Risk and time preference in financial economics

April 22, 2015 | Hamilton, ON
Contributed by Richard Deaves, Professor, Finance and Business Economics

Richard Deaves discusses his research on how cognitive ability and emotional balance influence financial decision-making.

300px-Risk_dice2A recurring column in the Journal of Economic Perspectives states: “Economics can be distinguished from other social sciences by the belief that most (all?) behaviour can be explained by assuming that agents have stable, well-defined preferences and make rational choices consistent with those preferences in markets that (eventually) clear.”

The two preferences central to financial economics are risk preference and time preference. The first addresses how comfortable someone is taking on greater risk in exchange for (on average) higher reward. The second asks how patient or impatient someone wishes (and is able to be) when it comes to the choice of consuming dollars now vs. saving them for a better standard of living of later.

Given the centrality of these choices it should not be surprising to hear that they have been extensively addressed by researchers. Take risk preference, for example. Older people closer to retirement should and do take on less risk because they have less time to recover from adverse market outcomes. On the other hand, high-income, high-net worth individuals can and do take on more risk, because more of their wealth tends to be held in usually safer human capital. Along the same lines, markers of security such as job seniority and being married lead to lower risk aversion. Holding such factors constant, males are more amenable to risk. There are also a host of rather more subtle determinants, such as genetics, culture, recent experience, and expertise.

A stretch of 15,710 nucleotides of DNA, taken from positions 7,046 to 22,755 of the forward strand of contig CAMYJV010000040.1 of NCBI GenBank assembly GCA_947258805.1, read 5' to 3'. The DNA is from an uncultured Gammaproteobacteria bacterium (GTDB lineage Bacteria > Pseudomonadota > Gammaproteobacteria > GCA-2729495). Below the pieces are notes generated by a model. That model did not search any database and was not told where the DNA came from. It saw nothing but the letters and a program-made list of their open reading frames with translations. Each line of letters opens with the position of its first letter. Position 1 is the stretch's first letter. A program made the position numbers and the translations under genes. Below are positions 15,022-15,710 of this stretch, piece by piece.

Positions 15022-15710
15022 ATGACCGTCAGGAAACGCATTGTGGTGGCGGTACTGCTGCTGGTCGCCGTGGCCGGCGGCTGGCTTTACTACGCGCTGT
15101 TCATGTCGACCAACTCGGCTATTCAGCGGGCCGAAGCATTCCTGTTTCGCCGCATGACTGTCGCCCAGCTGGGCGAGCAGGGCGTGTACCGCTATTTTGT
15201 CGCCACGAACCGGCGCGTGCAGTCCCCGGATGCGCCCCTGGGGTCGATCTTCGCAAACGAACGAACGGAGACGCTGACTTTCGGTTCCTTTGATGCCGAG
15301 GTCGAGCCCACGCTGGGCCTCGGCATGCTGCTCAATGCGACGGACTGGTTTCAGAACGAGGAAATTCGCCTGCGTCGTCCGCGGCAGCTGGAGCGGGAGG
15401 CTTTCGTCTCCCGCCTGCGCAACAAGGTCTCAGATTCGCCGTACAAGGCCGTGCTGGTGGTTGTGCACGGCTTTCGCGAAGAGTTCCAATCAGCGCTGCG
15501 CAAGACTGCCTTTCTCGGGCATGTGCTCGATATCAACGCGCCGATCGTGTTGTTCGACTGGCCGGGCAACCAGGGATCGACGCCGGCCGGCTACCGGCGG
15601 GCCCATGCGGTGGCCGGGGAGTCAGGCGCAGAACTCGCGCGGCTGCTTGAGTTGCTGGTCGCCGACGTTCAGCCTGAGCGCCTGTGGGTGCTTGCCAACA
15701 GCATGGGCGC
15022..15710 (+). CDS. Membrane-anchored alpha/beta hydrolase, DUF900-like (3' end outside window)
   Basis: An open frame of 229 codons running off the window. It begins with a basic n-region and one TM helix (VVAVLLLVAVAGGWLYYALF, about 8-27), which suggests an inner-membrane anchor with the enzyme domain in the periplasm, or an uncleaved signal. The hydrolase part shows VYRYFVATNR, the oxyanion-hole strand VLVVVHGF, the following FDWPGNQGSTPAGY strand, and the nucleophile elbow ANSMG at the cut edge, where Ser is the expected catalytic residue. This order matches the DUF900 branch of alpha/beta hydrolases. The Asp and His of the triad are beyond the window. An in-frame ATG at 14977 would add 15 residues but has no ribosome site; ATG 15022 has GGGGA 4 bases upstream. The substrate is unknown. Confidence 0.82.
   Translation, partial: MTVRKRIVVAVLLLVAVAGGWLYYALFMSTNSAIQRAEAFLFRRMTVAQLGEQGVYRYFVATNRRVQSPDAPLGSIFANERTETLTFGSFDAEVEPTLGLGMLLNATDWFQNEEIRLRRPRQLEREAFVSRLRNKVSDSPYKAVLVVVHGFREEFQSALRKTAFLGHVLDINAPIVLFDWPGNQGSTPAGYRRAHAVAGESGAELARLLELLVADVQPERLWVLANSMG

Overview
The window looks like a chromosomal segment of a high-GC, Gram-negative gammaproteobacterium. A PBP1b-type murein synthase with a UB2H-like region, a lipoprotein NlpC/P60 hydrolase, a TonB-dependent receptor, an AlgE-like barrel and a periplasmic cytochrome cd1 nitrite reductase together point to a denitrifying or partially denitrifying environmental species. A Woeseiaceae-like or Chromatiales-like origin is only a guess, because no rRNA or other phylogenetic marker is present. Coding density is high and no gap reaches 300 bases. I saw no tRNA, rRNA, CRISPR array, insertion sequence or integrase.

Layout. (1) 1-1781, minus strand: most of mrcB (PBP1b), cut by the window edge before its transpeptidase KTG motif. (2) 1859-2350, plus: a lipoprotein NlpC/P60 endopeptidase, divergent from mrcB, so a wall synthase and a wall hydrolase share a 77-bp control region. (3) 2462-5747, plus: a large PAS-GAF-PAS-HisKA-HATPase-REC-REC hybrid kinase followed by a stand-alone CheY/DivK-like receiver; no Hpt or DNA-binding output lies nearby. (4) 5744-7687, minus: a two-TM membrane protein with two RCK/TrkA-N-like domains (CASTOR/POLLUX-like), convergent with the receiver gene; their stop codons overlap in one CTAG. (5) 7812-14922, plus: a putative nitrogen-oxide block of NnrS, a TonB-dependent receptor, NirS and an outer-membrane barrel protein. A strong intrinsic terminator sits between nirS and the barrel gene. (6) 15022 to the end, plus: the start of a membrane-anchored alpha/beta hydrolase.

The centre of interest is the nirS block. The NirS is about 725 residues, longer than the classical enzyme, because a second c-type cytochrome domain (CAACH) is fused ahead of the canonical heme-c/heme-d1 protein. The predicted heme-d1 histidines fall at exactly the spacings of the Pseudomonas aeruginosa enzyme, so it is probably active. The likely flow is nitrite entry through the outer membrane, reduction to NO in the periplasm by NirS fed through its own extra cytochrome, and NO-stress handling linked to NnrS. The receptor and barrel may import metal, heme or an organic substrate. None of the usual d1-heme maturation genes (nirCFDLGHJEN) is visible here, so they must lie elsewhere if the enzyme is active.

Researchers are just starting to pay attention to various psychometric measures. In work that I am now conducting with Quang Nguyen, the extent to which IQ and EQ impact both time and risk preferences is explored.

In short, we find that those with higher cognitive ability and greater emotional stability tend to be better savers and also have a greater stomach for risk-taking, both of which lead to higher levels of wealth accumulation over time and more comfortable retirements.

Richard Deaves research focus is the field of behavioural finance. He has also published on such issues as the performance of investment funds; asset market experiments; market efficiency; modelling interest rates; and pricing, efficiency and hedging in futures markets.

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